A few paragraphs later, Steiner returns to his astrological theme. Note that he explicitly states his doctrine that the forces of the zodiac are projected onto the Earth. And he tells the Waldorf teachers that globes showing the connections between the zodiac and the Earth will provide what they need to teach “animal geography” properly.
“When teaching animal geography, you need to consider the zodiac in connection with what I have just said, that is, look at the projection of the zodiac upon the Earth. You will then find the areas of the animal groups on the Earth. You have some globes where the zodiac is drawn upon the Earth. They will provide you with what you need.” — Ibid., p. 661.
The Waldorf take of astrology shows up in other Waldorf books besides FACULTY MEETINGS WITH RUDOLF STEINER. In the following passage, for instance, we find Steiner speaking about the “spiritual forces” that stream down from the Sun. This is the central concept of astrology, that celestial objects project spiritual powers onto the Earth. The book in question here is ESSENTIALS OF EDUCATION (Anthroposophic Press, 1997). Yes, the Sun's rays come down to the Earth. But do these rays include astrological, "spiritual" components? How can we know? How could Steiner know? He couldn't. But he insisted that he could. But let that go. Let's say that he could know and did know. The only point we need to consider at this moment is whether you agree with him and want to elect people who agree with him to be your children's teachers. What Steiner is saying here is that the Sun sends magical astrological influences to the Earth and this is important in the growth of plants. Do you agree?
“The Sun is not merely what is described by astronomy and spectrum analysis; with the Sun’s rays, spiritual forces stream and interweave down to the Earth. In this ensoulment of sunlight we have the element that, for example, determines expansion in the growth of the plant." — Rudolf Steiner, ESSENTIALS OF EDUCATION (Anthroposophic Press, 1997), p. 56.
Next, in THE ROOTS OF EDUCATION (Anthroposophic Press, 1997), we overhear Steiner speaking again about the powers flowing down from above. Part of what he says makes sense, or nearly so. The Sun certainly does send down energy that affects life on Earth. But the Moon? And the stars? Note that Steiner speaks of “Moon forces” and he says that the stars “are at work in the plant.” This is nonsense, and doubly so because he is not speaking of physical forces but astrological ones.
Note that whereas, above, Steiner said that science is at least partly right, here he tells us that science is really just about totally wrong. He rejects real science — such as astronomy — and offers his occult teachings in their place. Our liberation, he says — our passport into the "distant spaces of the cosmos" — depends on our acceptance of occultism (such as is provided by a certain R. Steiner) and our repudiation of the foolish rational system called science. Astronomy has "lost sight of our relationship to the universe." But R. Steiner's version of astrology has not.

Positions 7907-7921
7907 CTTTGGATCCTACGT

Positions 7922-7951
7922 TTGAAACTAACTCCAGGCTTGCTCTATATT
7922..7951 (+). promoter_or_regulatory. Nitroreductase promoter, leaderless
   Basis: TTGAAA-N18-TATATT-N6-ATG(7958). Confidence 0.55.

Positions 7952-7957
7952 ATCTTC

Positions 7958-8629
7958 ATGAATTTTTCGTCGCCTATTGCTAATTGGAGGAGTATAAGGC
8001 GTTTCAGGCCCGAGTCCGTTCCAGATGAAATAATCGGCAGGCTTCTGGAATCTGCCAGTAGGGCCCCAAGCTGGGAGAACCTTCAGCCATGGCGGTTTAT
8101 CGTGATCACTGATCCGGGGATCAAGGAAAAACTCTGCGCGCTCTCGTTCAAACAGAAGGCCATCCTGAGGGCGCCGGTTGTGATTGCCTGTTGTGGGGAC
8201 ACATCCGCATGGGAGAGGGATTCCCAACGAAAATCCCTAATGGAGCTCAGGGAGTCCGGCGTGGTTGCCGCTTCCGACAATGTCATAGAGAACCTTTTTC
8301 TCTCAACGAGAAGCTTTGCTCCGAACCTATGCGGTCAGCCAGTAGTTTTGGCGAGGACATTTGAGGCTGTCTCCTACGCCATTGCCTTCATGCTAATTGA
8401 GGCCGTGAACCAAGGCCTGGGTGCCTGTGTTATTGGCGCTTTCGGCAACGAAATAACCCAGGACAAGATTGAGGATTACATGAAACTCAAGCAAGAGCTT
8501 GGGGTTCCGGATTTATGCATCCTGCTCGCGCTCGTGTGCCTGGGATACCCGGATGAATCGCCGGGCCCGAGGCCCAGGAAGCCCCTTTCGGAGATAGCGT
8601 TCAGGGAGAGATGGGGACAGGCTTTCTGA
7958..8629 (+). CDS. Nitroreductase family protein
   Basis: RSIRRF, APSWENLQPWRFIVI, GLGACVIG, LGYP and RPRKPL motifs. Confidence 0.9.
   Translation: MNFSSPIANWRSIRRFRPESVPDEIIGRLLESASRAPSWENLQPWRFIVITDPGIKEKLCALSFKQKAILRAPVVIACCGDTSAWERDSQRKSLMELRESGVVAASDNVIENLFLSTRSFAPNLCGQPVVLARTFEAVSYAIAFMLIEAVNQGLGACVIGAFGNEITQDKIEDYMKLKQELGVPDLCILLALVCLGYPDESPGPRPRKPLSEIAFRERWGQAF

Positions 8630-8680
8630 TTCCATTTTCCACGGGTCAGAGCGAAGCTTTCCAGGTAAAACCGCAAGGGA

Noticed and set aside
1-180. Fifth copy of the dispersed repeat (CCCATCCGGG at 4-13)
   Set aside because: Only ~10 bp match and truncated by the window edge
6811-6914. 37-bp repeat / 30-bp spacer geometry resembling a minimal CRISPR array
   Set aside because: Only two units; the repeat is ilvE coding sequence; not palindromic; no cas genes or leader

(P.S. Steiner revered Goethe. Sort of. But even Goethe was wrong about many things, according to Steiner. If you want the real truth about anything, you need to apply to the one unassailable source: R. Steiner. Or so R. Steiner said.)
“Above all, in the astronomical realm we have lost sight of our relationship to the universe. If you look at a plant, you can see how it takes root in the ground — how it arises from a seed, unfolds its first leaves and stem, more leaves and a blossom, and how it then gathers itself together again in the fruit. Goethe described it this way: In the plant you see how it draws out into space, rotates, and then contracts. Goethe was unable to go far enough. He described this expansion and contraction of the plant, but could not come to the point of knowing why this happens. It happens because the plant is exposed to the forces of the Moon and Sun. Whenever the Sun’s forces are active, the plant expands and opens its leaves; when Moon forces act on it, plant life contracts — it develops the stem and then the seed, where the whole plant life is drawn together in a single point. Thus, when we consider this expansion and contraction as Goethe has shown it to us, we see in it the alternation of Sun and Moon forces, and we are led out into the distant spaces of the cosmos. When we can see how the stars are at work in the plant, we do not remain bound and limited.” — Rudolf Steiner, THE ROOTS OF EDUCATION (Anthroposophic Press, 1997), pp. 82-83.
The following is a passage from DISCUSSIONS WITH TEACHERS (Anthroposophical Press, 1997). The person heading the discussions is, of course, Rudolf Steiner. Here, he indicates that “astronomical conditions” are important in the study of geography. (Remember, the stars hold the continents in place.) By implication, he also indicates that the stars affect human beings and human ethnic groups. (In plain language, this means races.)
“In geography, we continue with the study of astronomical conditions and begin to cover the spiritual and cultural circumstances of Earth’s inhabitants, of the various ethnic groups, but always in connection with what the children have already learned about material cultural circumstances — that is, economic circumstances — during their first two years of geography lessons.” — Rudolf Steiner, DISCUSSIONS WITH TEACHERS (Anthroposophic Press, 1997), pp. 191-192.
The "spiritual and cultural circumstances of Earth’s inhabitants" is directly related to "astronomical conditions" — or, in a word, astrology.